Enormous potential – a wide range of applications

The findings of the study show that the new technique can be used to study gene function in the intestinal epithelium both during development and in adult animals. In addition, the method has the potential to identify genes that have an impact on carcinogenesis, aging, and interactions between the microbiome (the bacteria in the gut) and the host.

The main advantage of this method is that it allows in vivo genetic screens to be performed in the undisturbed intestinal epithelium of mice and possibly also in other model organs. Thus, all regions of the gastrointestinal tract, including the stomach, small intestine, and colon, can be genetically modified and studied.

What is also significant is that this technique can be applied to other organs derived from the endoderm, such as the pancreas, liver, bladder, and lung, so that the method could be extremely beneficial in other areas of research as well. The development of this method is of great importance for the study of these organs and could particularly accelerate discoveries about the biology, function, and development of diseases of the intestinal epithelium.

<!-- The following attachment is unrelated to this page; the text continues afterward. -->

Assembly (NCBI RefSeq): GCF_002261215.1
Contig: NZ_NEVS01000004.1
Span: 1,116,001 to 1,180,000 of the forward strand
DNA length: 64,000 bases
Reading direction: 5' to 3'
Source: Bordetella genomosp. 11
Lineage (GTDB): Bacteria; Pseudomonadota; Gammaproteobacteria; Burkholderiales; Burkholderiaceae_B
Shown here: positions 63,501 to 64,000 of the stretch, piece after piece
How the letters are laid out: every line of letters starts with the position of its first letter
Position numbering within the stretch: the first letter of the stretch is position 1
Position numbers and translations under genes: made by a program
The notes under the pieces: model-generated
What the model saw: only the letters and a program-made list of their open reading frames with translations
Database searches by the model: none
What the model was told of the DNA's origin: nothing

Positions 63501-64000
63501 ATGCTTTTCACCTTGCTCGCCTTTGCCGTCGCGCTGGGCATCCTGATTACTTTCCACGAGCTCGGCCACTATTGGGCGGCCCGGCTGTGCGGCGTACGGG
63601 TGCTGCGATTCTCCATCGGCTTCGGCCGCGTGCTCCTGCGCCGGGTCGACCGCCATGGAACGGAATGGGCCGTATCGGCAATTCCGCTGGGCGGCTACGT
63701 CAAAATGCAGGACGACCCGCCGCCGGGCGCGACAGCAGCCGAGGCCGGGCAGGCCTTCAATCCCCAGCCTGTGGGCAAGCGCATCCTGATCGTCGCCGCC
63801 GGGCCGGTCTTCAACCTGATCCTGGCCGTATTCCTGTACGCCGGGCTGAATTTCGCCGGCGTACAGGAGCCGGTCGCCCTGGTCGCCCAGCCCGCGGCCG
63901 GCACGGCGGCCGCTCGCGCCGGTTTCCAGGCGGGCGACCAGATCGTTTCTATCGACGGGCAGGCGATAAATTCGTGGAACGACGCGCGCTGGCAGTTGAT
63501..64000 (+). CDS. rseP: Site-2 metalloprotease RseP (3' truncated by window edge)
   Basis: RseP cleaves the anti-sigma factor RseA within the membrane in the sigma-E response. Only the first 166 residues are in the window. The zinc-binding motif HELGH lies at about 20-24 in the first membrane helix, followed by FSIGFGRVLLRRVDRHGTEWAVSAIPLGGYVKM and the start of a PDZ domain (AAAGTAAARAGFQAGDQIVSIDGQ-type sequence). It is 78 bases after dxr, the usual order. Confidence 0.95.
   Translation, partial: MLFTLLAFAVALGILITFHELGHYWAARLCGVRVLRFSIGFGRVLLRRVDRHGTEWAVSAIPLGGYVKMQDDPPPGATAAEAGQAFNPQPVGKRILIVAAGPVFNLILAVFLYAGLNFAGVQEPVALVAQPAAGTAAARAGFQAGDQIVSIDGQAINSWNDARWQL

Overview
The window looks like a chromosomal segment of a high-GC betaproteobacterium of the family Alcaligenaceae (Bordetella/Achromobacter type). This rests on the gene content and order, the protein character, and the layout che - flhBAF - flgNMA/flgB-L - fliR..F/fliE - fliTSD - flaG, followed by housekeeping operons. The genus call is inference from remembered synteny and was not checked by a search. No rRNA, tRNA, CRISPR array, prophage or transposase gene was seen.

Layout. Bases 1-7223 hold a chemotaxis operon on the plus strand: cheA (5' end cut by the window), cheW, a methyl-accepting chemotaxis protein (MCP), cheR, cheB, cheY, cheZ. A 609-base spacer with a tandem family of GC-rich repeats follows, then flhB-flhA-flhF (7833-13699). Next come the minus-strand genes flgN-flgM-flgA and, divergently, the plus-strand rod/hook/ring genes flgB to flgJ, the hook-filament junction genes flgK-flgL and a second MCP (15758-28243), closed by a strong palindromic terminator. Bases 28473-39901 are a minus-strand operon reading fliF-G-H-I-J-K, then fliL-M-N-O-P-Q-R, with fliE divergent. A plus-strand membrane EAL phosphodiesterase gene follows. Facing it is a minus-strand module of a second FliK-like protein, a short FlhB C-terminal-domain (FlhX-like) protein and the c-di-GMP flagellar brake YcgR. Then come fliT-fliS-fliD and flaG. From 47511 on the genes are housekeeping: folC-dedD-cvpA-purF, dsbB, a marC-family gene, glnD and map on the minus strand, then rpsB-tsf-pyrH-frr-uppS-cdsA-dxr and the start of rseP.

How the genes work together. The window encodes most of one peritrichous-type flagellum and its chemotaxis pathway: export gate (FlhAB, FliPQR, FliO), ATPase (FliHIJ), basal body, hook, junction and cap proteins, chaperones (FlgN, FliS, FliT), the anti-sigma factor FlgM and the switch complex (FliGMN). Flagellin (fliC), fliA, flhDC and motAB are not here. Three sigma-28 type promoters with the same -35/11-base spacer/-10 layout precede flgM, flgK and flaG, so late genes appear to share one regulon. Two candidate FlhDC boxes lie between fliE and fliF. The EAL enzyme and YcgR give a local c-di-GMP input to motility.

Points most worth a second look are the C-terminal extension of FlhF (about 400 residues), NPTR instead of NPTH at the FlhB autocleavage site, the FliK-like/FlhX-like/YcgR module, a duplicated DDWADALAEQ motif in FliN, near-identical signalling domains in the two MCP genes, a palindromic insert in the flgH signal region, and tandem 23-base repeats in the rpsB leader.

Publication

Lentiviral in situ targeting of stem cells in unperturbed intestinal epithelium. Garside GB, Sandoval M, Beronja S, Rudolph KL. BMC Biol. 2023, 21(1), 6. doi: 10.1186/s12915-022-01466-1. https://bmcbiol.biomedcentral.com/articles/10.1186/s12915-022-01466-1

Contact

Dr. Kerstin Wagner
Press and Public Relations
Phone: 03641-656378, email: presse@leibniz-fli.de